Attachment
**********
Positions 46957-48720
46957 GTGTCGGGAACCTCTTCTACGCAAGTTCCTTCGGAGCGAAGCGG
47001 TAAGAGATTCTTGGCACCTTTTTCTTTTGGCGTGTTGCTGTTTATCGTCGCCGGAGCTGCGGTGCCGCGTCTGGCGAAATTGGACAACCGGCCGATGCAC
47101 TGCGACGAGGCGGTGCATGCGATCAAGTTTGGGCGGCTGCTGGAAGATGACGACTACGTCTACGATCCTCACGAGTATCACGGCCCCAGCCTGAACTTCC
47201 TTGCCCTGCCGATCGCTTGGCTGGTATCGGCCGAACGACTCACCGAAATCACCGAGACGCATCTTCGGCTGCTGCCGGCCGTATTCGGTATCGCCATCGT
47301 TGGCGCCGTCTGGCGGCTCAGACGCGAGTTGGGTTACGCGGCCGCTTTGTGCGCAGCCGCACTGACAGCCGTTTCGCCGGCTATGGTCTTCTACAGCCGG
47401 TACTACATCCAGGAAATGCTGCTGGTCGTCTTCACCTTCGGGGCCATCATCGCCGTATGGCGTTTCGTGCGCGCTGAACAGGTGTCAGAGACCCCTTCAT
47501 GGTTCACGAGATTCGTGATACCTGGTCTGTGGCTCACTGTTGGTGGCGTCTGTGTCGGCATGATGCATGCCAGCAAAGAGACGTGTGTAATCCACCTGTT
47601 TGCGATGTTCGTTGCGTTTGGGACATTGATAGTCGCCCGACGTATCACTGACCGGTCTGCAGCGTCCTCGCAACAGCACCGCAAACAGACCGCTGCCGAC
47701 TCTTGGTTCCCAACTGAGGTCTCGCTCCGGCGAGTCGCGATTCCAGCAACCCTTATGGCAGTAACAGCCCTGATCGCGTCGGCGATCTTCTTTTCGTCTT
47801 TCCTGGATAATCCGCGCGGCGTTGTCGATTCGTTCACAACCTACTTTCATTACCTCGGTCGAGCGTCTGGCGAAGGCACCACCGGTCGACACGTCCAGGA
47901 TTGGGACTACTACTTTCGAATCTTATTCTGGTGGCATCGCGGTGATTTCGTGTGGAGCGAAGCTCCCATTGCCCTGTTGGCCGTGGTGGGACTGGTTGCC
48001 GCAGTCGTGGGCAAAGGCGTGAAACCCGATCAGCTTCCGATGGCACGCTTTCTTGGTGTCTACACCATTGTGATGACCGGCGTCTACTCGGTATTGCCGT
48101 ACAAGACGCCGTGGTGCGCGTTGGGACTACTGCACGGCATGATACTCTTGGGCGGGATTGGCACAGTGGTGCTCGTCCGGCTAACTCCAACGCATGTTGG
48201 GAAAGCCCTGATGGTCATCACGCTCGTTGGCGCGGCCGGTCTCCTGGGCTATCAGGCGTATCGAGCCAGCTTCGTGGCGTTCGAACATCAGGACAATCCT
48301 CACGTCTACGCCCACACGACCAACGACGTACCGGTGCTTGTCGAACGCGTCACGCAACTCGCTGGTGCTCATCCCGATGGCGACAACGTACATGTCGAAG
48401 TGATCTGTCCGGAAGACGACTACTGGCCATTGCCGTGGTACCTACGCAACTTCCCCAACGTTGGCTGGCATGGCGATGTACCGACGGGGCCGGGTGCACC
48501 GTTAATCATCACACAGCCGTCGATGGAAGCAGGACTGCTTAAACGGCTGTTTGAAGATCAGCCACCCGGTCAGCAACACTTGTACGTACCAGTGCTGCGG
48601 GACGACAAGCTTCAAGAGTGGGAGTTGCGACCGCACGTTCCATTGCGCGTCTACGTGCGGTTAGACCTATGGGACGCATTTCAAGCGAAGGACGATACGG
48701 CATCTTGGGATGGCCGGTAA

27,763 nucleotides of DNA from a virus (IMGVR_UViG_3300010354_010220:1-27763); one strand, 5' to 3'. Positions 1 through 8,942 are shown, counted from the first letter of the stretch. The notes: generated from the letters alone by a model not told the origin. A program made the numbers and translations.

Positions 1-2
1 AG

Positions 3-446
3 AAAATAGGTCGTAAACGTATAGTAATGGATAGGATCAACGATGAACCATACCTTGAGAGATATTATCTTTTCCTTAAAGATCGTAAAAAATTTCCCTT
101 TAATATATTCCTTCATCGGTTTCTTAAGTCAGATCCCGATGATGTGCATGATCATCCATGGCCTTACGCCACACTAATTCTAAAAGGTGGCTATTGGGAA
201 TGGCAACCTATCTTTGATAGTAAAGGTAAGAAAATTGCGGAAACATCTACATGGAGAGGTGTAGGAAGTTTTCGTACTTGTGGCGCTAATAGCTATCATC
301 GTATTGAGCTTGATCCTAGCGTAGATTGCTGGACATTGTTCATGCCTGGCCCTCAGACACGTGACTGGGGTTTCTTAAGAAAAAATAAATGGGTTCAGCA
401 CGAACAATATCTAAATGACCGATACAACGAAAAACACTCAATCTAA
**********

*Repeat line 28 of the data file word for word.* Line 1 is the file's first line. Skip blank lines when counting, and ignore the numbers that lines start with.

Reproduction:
301 GTATTGAGCTTGATCCTAGCGTAGATTGCTGGACATTGTTCATGCCTGGCCCTCAGACACGTGACTGGGGTTTCTTAAGAAAAAATAAATGGGTTCAGCA